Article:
Has your leadership jumped the tracks?

Leadership is important. Without leadership, people flail, and their efforts dissipate.

While good leaders bring order and find a product that is more than the sum of the parts, poor leadership can bring destruction and pain.

Often, those who are on a negative leadership path fail to see the implications of their behavior because they have already “jumped the tracks”. Without clear vision, a leader walking in this negative space will begin to see the disconnect as a symptom of group problems, and fail to see the source – his or her own issues.

How do you know if you’ve jumped the tracks?

I took time to review several articles on leadership derailment. Two that stood out are TalentQ and Hogan Assessments. In no particular order, here are some of the most common factors in leadership derailment:

  • Isolation instead of Authenticity
  • Hypersensitivity instead of Resilience
  • Bullying or insensitivity instead of Empowering and Cooperative
  • Over-dependence instead of Independence
  • Over-confidence instead of Humility
  • Recalcitrant instead of Adaptable
  • Micromanagement instead of Trust
  • Self-aware instead of self-blind (yes, I made that last word up)

All of these points of derailment can be fixed. Some of these behaviors happen when we are overextended. Others when we are simply blind to the problem, or have unaddressed insecurity. If you are really concerned that you might need an assessment, try this:

Give each of your team a 360 evaluation form, with your name on top. Make sure to include your spouse, board, etc – the best 360’s have 15 or more input partners. Ask them to rate you from 1-10, one being the word on the left, 10 being the word on the right, such as:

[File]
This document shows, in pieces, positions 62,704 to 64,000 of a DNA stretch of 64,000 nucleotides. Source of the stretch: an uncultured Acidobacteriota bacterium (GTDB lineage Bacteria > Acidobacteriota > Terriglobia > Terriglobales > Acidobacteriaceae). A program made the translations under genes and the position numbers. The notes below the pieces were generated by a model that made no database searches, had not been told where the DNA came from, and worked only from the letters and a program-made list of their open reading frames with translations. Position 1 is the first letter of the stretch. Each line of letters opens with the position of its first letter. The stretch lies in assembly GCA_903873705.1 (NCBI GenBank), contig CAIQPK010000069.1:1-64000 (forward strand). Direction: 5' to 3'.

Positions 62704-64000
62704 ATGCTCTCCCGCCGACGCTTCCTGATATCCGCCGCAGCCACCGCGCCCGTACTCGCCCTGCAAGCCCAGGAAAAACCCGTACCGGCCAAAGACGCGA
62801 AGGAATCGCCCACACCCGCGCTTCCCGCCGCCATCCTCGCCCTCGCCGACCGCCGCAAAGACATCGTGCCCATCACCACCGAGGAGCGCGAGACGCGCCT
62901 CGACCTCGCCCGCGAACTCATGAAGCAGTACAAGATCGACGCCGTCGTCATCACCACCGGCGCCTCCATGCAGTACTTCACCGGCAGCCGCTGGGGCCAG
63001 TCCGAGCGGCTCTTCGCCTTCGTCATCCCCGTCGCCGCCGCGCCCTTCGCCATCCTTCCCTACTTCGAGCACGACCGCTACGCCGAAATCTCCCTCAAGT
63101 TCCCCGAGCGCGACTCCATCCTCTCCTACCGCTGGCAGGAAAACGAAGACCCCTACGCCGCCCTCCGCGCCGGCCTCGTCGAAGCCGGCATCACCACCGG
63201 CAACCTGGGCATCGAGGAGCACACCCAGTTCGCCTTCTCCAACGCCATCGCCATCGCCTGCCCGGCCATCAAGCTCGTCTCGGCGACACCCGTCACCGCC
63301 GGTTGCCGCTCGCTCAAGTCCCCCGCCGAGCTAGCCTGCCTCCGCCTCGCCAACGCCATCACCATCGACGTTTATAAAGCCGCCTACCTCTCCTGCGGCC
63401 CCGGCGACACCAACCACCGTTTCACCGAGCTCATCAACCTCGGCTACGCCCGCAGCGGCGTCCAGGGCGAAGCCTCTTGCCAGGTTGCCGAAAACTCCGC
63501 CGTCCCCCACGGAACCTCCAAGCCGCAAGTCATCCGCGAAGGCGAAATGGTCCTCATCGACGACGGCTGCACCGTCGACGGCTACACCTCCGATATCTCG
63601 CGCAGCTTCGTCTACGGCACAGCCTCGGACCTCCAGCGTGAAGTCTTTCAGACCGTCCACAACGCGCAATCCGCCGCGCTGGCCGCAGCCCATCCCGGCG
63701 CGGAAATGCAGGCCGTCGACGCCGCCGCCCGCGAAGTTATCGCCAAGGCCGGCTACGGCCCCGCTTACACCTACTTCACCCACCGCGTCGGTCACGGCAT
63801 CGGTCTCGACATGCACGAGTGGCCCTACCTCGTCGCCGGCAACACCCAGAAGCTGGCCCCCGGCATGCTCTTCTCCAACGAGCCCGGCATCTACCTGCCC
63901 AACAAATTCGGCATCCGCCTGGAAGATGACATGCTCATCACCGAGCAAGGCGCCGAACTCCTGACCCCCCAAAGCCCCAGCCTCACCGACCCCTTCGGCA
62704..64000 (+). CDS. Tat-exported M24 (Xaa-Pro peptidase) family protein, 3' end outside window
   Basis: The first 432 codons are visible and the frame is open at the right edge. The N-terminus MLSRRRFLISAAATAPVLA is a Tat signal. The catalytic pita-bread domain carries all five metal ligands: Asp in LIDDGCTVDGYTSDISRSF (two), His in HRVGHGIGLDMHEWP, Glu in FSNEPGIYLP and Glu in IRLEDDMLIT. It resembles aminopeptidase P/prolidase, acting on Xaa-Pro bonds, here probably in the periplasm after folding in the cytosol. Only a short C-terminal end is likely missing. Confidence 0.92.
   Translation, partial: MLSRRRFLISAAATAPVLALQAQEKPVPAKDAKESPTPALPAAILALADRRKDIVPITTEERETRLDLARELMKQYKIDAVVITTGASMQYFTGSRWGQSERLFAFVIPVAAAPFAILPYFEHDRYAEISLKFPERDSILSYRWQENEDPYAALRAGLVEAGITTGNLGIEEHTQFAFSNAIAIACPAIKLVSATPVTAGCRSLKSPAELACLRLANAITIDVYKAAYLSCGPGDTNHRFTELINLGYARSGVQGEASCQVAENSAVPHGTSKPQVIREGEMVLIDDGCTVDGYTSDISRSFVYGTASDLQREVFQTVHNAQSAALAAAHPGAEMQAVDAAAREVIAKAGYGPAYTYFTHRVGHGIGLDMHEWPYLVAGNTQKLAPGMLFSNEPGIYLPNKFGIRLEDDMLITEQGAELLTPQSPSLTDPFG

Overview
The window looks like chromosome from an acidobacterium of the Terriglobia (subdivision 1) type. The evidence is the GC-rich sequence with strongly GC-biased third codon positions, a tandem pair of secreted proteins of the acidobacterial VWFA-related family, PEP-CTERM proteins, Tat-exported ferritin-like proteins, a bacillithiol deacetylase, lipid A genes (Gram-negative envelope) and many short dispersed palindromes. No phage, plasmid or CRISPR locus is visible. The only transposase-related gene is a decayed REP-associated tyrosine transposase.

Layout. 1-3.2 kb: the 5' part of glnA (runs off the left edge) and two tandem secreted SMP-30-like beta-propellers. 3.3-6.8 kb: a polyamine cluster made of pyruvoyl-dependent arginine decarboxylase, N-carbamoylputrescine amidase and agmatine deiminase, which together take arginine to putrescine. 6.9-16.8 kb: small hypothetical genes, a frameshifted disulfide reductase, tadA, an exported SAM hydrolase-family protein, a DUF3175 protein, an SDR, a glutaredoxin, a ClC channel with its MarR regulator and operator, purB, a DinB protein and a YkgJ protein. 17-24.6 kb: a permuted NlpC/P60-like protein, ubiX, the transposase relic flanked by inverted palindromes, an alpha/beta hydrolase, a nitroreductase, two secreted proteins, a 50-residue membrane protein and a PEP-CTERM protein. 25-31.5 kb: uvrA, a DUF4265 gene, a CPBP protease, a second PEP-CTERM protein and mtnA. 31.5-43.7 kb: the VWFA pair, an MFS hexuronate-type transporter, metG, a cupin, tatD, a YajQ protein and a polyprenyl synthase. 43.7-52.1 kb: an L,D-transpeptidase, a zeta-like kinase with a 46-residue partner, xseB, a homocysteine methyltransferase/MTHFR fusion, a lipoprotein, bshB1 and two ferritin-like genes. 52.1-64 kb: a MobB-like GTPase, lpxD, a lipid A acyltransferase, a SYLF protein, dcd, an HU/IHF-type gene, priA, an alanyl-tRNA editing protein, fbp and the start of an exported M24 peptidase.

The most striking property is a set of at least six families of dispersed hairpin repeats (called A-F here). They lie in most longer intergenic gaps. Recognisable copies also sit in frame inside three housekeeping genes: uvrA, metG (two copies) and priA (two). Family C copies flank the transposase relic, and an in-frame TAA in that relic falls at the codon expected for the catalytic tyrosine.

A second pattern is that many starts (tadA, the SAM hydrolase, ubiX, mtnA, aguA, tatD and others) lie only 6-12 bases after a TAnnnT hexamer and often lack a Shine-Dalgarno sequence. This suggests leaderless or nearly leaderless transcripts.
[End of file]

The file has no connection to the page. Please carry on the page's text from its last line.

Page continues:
Isolation        1     2     3     4     5     6     7     8     9     10          Authenticity

Ask them not to sign it, but to give you an honest assessment. Have the forms returned to your assistant so he/she can compile the information and give it to you in one rating.

Example: Team member 1 gave you a 3, 2 gave you a 7, 3 gave you a 6, 4 gave you a 2, five gave you a 9. Your assistant compiles the information, averages the answers, and you find that on a scale of 1-10, your team has given you a 5.4.

Once you have this information, you can sit with a good counselor or coach to discover what this means for you, and what your next step can be. Your goal is to be the best leader you can. Because you are human, you can’t be perfect, but you can take your leadership to the next level.

If you’d like to talk through this process and discover how coaching can help, feel free to contact me at kim (at) deepimprints.com.